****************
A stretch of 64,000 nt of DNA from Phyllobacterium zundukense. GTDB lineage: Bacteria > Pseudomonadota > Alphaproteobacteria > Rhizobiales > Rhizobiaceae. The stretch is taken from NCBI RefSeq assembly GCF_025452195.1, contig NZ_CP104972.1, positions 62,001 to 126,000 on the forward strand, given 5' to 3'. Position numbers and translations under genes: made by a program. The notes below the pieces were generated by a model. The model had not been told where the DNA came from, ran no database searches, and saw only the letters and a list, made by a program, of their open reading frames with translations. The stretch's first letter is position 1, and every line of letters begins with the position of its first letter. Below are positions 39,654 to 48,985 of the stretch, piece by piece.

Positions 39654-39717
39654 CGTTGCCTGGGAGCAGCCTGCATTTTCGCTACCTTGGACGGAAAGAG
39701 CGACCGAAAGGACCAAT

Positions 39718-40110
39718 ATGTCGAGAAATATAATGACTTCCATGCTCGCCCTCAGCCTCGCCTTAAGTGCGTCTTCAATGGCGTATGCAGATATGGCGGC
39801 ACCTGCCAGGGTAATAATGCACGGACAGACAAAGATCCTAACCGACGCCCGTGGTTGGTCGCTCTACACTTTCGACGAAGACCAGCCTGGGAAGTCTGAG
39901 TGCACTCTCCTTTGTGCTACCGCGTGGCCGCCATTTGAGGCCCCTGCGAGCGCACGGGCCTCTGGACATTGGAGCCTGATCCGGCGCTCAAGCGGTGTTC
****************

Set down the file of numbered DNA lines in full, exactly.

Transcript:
A stretch of 64,000 nt of DNA from Phyllobacterium zundukense. GTDB lineage: Bacteria > Pseudomonadota > Alphaproteobacteria > Rhizobiales > Rhizobiaceae. The stretch is taken from NCBI RefSeq assembly GCF_025452195.1, contig NZ_CP104972.1, positions 62,001 to 126,000 on the forward strand, given 5' to 3'. Position numbers and translations under genes: made by a program. The notes below the pieces were generated by a model. The model had not been told where the DNA came from, ran no database searches, and saw only the letters and a list, made by a program, of their open reading frames with translations. The stretch's first letter is position 1, and every line of letters begins with the position of its first letter. Below are positions 39,654 to 48,985 of the stretch, piece by piece.

Positions 39654-39717
39654 CGTTGCCTGGGAGCAGCCTGCATTTTCGCTACCTTGGACGGAAAGAG
39701 CGACCGAAAGGACCAAT

Positions 39718-40110
39718 ATGTCGAGAAATATAATGACTTCCATGCTCGCCCTCAGCCTCGCCTTAAGTGCGTCTTCAATGGCGTATGCAGATATGGCGGC
39801 ACCTGCCAGGGTAATAATGCACGGACAGACAAAGATCCTAACCGACGCCCGTGGTTGGTCGCTCTACACTTTCGACGAAGACCAGCCTGGGAAGTCTGAG
39901 TGCACTCTCCTTTGTGCTACCGCGTGGCCGCCATTTGAGGCCCCTGCGAGCGCACGGGCCTCTGGACATTGGAGCCTGATCCGGCGCTCAAGCGGTGTTC